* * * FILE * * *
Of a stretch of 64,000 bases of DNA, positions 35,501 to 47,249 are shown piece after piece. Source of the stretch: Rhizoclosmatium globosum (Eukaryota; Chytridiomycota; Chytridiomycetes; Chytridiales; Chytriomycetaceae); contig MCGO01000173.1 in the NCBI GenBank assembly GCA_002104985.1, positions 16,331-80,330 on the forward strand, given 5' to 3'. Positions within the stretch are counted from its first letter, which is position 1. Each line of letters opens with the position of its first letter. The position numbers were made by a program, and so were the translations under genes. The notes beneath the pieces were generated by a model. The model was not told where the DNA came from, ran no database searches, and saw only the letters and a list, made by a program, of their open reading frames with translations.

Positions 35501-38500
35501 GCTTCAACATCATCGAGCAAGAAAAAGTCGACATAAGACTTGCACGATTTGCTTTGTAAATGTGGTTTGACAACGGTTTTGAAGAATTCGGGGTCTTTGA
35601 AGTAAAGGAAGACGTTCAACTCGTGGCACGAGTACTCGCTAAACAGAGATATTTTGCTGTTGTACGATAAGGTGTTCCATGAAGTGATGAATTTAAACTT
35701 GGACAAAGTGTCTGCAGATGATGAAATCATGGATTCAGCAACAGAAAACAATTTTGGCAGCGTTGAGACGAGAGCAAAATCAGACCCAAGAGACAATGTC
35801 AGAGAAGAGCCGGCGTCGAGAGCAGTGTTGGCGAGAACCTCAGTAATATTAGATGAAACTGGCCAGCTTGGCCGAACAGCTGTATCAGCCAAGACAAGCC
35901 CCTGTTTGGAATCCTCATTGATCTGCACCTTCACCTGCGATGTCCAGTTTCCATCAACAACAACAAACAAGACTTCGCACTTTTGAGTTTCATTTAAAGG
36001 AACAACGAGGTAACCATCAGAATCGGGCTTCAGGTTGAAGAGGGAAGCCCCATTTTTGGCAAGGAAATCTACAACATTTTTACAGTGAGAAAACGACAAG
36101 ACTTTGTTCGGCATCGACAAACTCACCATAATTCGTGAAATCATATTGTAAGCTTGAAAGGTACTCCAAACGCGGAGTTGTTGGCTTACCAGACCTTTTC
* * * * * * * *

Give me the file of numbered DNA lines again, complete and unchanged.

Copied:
Of a stretch of 64,000 bases of DNA, positions 35,501 to 47,249 are shown piece after piece. Source of the stretch: Rhizoclosmatium globosum (Eukaryota; Chytridiomycota; Chytridiomycetes; Chytridiales; Chytriomycetaceae); contig MCGO01000173.1 in the NCBI GenBank assembly GCA_002104985.1, positions 16,331-80,330 on the forward strand, given 5' to 3'. Positions within the stretch are counted from its first letter, which is position 1. Each line of letters opens with the position of its first letter. The position numbers were made by a program, and so were the translations under genes. The notes beneath the pieces were generated by a model. The model was not told where the DNA came from, ran no database searches, and saw only the letters and a list, made by a program, of their open reading frames with translations.

Positions 35501-38500
35501 GCTTCAACATCATCGAGCAAGAAAAAGTCGACATAAGACTTGCACGATTTGCTTTGTAAATGTGGTTTGACAACGGTTTTGAAGAATTCGGGGTCTTTGA
35601 AGTAAAGGAAGACGTTCAACTCGTGGCACGAGTACTCGCTAAACAGAGATATTTTGCTGTTGTACGATAAGGTGTTCCATGAAGTGATGAATTTAAACTT
35701 GGACAAAGTGTCTGCAGATGATGAAATCATGGATTCAGCAACAGAAAACAATTTTGGCAGCGTTGAGACGAGAGCAAAATCAGACCCAAGAGACAATGTC
35801 AGAGAAGAGCCGGCGTCGAGAGCAGTGTTGGCGAGAACCTCAGTAATATTAGATGAAACTGGCCAGCTTGGCCGAACAGCTGTATCAGCCAAGACAAGCC
35901 CCTGTTTGGAATCCTCATTGATCTGCACCTTCACCTGCGATGTCCAGTTTCCATCAACAACAACAAACAAGACTTCGCACTTTTGAGTTTCATTTAAAGG
36001 AACAACGAGGTAACCATCAGAATCGGGCTTCAGGTTGAAGAGGGAAGCCCCATTTTTGGCAAGGAAATCTACAACATTTTTACAGTGAGAAAACGACAAG
36101 ACTTTGTTCGGCATCGACAAACTCACCATAATTCGTGAAATCATATTGTAAGCTTGAAAGGTACTCCAAACGCGGAGTTGTTGGCTTACCAGACCTTTTC